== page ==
Thomas Merton with the Dalai Lama, 1968
“If you want to identify me, ask me not where I live, or what I like to eat, or how I comb my hair, but ask me what I am living for, in detail, ask me what I think is keeping me from living fully for the thing I want to live for.” —Thomas Merton
Pope Francis and his Fiat pope-mobile have come and gone. With all the widespread news coverage during his historic first visit to America, many of the most jaded and pessimistic non-believers I know admitted to being intrigued by the way the Pope connected with people on the themes of mercy and immigration. It was refreshing, wasn’t it, to hear someone speak from the heart, authentically and humbly, without suffering through political jargon and cliché?
In his address to Congress, Pope Francis singled out Abraham Lincoln, Martin Luther King, Dorothy Day, and Thomas Merton as examples of great Americans (Merton was actually born in Prades, France and naturalized as a U.S. citizen years later).
Besides the many distinguished deeds and high vocational callings of these four special people as presidents and preachers, social activists and contemplative monks, they shared a knack for superb oratory, keen observation and distinctive literary styles.
I really perked up when I heard the papal mention of Thomas Merton especially since this year marks the 100th anniversary of his birth. Over the past decade, he’s become a powerful figure and steady mentor in my life; it’s as if we’ve been following one another around, though he’s been dead since 1968.
While immersing myself in Merton’s life and writings, and spending a lot of personal time re-tracing his physical steps—in Kentucky, New York, and especially in Alaska—along the way, I’ve written and published about his extraordinary legacy as a Catholic monk (in an austere order), social critic, jazz lover, essayist, poet, student of Zen Buddhism, and literary star among the secular and religious alike.
In November, I’ll be teaching a 49Writers class to share a part of what I’ve learned on my odyssey with Merton and with other gifted writers and poets who have expressed spiritual ideas and struggles.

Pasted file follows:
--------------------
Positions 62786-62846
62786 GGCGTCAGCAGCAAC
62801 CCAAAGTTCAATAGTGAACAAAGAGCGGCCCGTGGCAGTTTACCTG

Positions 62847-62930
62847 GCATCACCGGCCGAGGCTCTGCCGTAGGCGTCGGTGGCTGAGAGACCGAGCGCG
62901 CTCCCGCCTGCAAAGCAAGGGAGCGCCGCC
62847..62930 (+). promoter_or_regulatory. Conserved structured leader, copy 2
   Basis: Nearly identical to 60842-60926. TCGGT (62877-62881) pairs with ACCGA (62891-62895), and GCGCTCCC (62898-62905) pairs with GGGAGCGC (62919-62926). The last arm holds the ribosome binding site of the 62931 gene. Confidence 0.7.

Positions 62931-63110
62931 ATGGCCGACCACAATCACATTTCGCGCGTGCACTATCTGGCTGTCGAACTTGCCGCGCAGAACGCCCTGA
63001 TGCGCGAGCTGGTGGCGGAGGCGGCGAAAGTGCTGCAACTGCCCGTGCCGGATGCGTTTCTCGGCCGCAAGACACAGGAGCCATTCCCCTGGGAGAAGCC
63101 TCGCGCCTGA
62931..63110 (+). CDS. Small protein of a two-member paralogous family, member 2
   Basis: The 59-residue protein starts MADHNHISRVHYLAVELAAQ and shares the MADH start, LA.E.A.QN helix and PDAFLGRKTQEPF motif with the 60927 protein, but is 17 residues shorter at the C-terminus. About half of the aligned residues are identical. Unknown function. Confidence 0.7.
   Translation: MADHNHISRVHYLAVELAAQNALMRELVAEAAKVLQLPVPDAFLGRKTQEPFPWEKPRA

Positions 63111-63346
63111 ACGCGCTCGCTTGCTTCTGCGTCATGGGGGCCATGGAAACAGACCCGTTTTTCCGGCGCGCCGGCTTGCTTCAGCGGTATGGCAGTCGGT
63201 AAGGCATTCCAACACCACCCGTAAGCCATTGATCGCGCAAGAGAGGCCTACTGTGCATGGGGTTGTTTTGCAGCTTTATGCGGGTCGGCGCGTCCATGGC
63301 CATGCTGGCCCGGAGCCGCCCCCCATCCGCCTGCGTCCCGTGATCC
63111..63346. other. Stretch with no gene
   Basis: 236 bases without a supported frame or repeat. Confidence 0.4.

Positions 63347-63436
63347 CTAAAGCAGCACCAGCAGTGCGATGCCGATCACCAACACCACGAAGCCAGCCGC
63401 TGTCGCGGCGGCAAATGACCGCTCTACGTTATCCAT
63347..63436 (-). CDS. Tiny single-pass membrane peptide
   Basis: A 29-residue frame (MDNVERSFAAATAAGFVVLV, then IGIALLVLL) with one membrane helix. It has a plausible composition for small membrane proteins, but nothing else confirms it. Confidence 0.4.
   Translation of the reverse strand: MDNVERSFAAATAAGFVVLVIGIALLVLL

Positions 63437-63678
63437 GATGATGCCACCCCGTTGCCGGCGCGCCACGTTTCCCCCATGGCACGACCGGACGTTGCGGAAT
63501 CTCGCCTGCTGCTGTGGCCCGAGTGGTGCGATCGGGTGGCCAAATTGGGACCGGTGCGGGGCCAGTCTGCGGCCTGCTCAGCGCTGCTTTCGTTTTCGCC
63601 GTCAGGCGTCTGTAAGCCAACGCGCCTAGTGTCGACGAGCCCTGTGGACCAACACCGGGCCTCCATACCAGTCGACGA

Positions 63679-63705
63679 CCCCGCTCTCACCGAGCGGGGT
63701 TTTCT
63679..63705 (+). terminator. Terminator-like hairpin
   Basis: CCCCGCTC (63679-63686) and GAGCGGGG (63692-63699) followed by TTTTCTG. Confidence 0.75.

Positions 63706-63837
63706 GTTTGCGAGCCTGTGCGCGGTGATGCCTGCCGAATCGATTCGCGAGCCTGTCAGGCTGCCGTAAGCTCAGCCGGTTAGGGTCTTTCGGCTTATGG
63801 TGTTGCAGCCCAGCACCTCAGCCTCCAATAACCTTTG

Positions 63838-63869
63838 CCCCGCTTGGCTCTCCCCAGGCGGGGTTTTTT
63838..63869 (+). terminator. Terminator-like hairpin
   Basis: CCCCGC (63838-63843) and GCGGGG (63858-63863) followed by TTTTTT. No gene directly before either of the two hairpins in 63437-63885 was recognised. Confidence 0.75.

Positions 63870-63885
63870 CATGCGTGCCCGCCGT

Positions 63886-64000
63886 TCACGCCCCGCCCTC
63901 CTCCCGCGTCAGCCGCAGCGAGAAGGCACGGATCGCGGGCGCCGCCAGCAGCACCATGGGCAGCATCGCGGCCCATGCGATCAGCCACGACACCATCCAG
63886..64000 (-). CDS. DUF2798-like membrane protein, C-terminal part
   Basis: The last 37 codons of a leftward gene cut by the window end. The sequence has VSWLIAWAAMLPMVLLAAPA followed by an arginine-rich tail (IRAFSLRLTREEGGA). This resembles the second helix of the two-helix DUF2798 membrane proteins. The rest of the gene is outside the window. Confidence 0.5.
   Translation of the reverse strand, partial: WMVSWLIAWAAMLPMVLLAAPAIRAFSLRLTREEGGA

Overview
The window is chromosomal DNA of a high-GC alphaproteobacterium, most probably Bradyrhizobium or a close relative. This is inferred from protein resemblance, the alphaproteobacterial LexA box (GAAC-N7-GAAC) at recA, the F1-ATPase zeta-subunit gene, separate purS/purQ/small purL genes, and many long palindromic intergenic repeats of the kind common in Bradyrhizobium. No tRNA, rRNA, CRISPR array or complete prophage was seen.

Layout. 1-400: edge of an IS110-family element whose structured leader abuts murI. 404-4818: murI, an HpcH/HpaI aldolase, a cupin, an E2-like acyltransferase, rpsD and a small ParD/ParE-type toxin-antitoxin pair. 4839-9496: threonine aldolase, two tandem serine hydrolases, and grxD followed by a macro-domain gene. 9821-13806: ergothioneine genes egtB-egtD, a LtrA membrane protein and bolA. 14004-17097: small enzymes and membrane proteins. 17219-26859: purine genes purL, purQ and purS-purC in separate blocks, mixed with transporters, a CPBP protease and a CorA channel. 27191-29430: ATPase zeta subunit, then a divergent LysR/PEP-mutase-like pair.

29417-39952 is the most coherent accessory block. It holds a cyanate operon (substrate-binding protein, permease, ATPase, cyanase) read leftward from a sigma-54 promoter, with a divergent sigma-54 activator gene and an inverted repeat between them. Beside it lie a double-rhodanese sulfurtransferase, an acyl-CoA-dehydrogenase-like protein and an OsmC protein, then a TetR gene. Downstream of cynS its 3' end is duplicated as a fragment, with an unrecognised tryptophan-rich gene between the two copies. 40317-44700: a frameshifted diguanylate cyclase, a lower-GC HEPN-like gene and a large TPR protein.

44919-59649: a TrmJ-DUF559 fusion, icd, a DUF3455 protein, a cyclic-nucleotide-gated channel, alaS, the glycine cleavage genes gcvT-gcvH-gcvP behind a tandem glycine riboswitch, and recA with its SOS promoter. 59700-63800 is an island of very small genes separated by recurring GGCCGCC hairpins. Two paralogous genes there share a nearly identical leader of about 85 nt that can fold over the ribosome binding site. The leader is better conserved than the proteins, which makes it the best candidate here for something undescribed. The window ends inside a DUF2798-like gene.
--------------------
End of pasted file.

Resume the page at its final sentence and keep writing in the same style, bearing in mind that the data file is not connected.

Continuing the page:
“The Spiritual in Writing: Across Faith, Genre and Time” meets four evenings (Nov. 10, 12, 17, & 19) and is designed to create more reflective space, to stimulate dialogue and discussion, and to share stories about the interior life—the spiritual journeys we find ourselves on—willingly and not.
(Note: I last taught this course in Spring 2013, and as a featured writer for 49W September 2012, I wrote Spirituality: Re-Visioning the Genre.)
You need not be a memoirist, a New Age meditator, or a faith follower of any kind to participate. I’m looking for writers and/or avid readers with the hunger of curiosity, open-minded, and who won’t run for cover if a Sufi mystic or a medieval nun or saint are read and discussed.
- What’s the terrain of your interior life?
- What can you learn about the art & craft of writing by examining the prose styles of great spiritual masters?
- Are you working on any writing or journaling related to some aspect or elements of your own spiritual autobiography?
- How has your spiritual quest explicitly intersected with your literary life? Or is this a subject area you haven’t yet broached, but one you wish to explore?
I promise we will not burn any incense. And we won’t try and write while listening to Hare Krishna chanting. Nor will I ask anyone to get in touch with their suppressed spiritual natures by pretending to be a tree. I’m poking fun, of course.
KATHLEEN WITKOWSKA TARR is an Anchorage-based nonfiction writer, and former Program Coordinator of UAA’s low-residency MFA Program in creative writing. She has been an adjunct creative writing instructor at UAA and for 49 Writers. Her work has appeared in journals, newspapers, and anthologies, including the Sewanee Review, Creative Nonfiction, Alaska Airlines Magazine, Cirque and TriQuarterly. She is a contributor to a new volume of essays commemorating the 100th anniversary of Thomas Merton’s birth: “We Are Already One: Merton’s Message of Hope, 1915-2015” edited by Jonathan Montaldo. In 2013, Kathleen was selected as a Mullin Scholar at the Institute for Advanced Catholic Studies at the University of Southern California.